(2) Medicare+Choice (M+C) organizations may subsidize the enrollment fee and offer the drug card program as part of their Adjusted Community Rate filing, but may not require enrollment in a drug card program as a condition of enrollment in any of their M+C plans.

Withdrawal of endorsement.

If CMS obtains evidence that a Medicare-endorsed prescription drug card program or its sponsor has failed to meet any of the requirements for endorsement or has not complied with the agreement necessary to receive endorsement under this subpart, CMS may withdraw the endorsement. CMS may also take appropriate intermediate actions and may also refer the card program sponsor to appropriate Federal or State authorities, including the Office of Inspector General, for sanctions or prosecution under section 1140 of the Act.

Oversight and beneficiary education.

(a) The Medicare-endorsed prescription drug card program sponsor must report to CMS on a periodic basis on major features of its programs that correspond to the qualifications for endorsement, including savings to beneficiaries, customer service, and discount card program operations. Card program sponsors must certify the validity of their reported data.

(b) The Medicare-endorsed prescription drug card program sponsor must establish and maintain a customer complaints process. This process must Start Printed Page 56685be designed to track and address in a timely manner enrollees' complaints about any aspect of the drug card program.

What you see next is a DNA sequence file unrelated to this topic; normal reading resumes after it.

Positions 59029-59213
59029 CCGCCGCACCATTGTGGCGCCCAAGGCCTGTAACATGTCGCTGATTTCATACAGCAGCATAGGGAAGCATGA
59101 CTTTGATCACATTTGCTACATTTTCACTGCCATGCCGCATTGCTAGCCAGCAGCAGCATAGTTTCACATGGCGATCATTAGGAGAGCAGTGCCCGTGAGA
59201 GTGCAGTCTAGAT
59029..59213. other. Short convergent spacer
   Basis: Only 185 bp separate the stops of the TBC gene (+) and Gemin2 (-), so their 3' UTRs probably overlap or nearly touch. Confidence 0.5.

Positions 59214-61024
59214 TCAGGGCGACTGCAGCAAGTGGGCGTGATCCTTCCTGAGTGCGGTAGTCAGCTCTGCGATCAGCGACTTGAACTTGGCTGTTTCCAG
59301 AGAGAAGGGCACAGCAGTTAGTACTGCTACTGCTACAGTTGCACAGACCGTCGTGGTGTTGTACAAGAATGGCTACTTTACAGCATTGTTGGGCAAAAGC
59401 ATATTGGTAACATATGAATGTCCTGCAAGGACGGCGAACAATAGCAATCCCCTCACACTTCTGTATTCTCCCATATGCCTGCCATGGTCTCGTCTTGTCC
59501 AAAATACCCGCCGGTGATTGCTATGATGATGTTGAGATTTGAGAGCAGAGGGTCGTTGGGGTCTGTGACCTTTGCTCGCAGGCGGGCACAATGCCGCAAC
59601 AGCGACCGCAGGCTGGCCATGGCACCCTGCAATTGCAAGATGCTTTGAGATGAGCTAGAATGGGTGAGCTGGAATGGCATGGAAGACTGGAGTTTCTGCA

(c) CMS will conduct beneficiary education about, and oversight of, the Medicare-endorsed prescription drug card programs, as determined by CMS.

Start Signature

(Catalog of Federal Domestic Assistance Program No. 93.773, Medicare—Hospital Insurance; and Program No. 93.774, Medicare—Supplementary Medical Insurance Program)

Dated: August 21, 2002.

Thomas A. Scully,

Administrator, Centers for Medicare & Medicaid Services.

Dated: August 21, 2002.

Tommy G. Thompson,

Secretary.

End Signature End Supplemental Information

[FR Doc. 02-22316 Filed 8-30-02; 8:45 am]

BILLING CODE 4120-01-P